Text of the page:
James Comey, the top law enforcement officer in the land, has now clearly said she didn’t break the law, and the attorney general has followed his recommendation not to file charges after Comey’s team concluded that “no reasonable prosecutor would bring such a case.” Already that seems to be getting lost in the spin cycle. Rove did the same thing, only to a much greater degree, in the Bush administration, and it was out of the news cycle before the week was out. Years later, when the result of the investigation found that at least 5 million emails were never recovered, no one was charged. The precedent that set suggests that Hillary Clinton’s emails should never have been an issue in the first place.
The official who oversaw yesterday’s decision is a Republican appointee: According to the Washington Post, “Comey is generally a very well-respected public official. He is also a Republican public official who served in the Bush administration, as deputy attorney general—the No. 2-ranking official in the Justice Department.” That his judgment is being questioned suggests that Hillary was going to be pilloried by her opponents no matter who led the investigation.
Unlike many people who are reading only the pundits’ opinions and soundbites from Comey’s statement, I read the statement in its entirety from the FBI web site. While Comey condemns Clinton’s judgment, he makes clear that she has broken no laws. And if we’re talking about judgment, that is an entirely different issue. When I think about the ramifications of giving the codes to the nuclear arsenal to a man who has shown poor judgment over and over and expresses no regret, as Hillary has done for using a personal server, I can’t imagine either voting for him or staying home on election day.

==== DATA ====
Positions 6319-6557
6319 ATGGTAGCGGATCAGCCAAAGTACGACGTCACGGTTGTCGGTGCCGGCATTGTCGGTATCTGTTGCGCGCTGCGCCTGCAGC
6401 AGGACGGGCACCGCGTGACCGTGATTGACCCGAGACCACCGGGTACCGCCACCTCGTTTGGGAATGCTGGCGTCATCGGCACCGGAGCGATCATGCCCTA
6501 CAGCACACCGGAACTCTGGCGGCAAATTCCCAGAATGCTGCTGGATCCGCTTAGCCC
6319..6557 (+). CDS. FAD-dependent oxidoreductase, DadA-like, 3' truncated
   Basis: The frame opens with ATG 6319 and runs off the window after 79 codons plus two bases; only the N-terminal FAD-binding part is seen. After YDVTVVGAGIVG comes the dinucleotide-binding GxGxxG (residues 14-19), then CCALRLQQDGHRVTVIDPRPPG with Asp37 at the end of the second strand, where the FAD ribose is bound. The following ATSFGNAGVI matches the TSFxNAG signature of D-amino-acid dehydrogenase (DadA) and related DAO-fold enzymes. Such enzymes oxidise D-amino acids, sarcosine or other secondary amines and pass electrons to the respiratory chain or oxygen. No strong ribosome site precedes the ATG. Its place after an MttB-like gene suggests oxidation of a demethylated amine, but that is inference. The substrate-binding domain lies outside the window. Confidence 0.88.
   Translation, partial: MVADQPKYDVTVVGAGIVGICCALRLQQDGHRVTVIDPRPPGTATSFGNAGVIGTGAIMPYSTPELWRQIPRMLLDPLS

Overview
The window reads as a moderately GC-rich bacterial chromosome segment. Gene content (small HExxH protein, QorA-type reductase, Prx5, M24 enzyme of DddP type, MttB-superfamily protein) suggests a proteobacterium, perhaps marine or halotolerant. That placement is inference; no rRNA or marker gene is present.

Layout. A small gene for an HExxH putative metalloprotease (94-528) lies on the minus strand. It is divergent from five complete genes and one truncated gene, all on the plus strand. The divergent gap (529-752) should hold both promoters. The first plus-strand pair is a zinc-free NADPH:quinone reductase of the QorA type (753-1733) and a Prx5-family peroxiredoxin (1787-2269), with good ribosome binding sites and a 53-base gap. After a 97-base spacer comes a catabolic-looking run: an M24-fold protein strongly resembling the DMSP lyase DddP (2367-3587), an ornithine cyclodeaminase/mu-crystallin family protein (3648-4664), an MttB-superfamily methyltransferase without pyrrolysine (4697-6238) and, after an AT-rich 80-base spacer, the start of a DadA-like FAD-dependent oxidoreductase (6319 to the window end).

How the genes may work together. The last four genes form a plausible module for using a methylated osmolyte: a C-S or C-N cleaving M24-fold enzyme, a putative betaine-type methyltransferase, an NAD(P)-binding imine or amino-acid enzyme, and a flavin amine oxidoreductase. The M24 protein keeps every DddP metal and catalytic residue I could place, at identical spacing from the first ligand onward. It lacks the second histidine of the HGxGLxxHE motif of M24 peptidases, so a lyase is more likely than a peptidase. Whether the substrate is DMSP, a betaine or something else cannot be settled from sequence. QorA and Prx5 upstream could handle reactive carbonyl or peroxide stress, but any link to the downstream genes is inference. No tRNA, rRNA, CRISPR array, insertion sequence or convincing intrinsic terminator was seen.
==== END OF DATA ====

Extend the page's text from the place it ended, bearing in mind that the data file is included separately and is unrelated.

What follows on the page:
I am concerned about my country for more than this one election cycle. For much of my adult life, our leaders have acted in the interests of party rather than country. If we keep treating decent people the way Comey has been treated in the wake of this decision, I don’t know how we’re ever going to get anyone willing to serve in such positions. I wonder how many truly talented people think about running for office and decide that the price is just too great. We need them. Part of the reason my vote is going to Hillary is that I don’t think Jesus Christ himself could survive the kind of ugly scrutiny and crucifixions which have become commonplace in our political process. The fact that Obama has come out of the presidency with his reputation intact as the family man that Republicans so wanted to see in the Oval Office is stunning—and they won’t even acknowledge that. I’m sick and tired of my tax dollars going to support these kinds of witch hunts when we could be spending that money to educate our children in areas devastated by poverty and job loss.
So while the political circus has made it impossible for me to wholeheartedly endorse Hillary Clinton, she will get my vote—a vote that’s been informed by reading and thinking and even by trying to engage in civil conversations with those who support her opponent.
I’ll hope like hell that she gets the chance at her first State of the Union address to show off that child of poverty who, like me, went to college on scholarships and Pell grants; that coal miner who, like my father, needed a helping hand; that sibling who, like me, lost her brother to drugs; that cancer survivor who, like me, benefited from the discovery of a new treatment. And I’ll hope like hell that she gets senators and representatives who care more about those people than about partisan witch hunts.
Got hope? Not much. But I’m hoping against hope that it’s enough.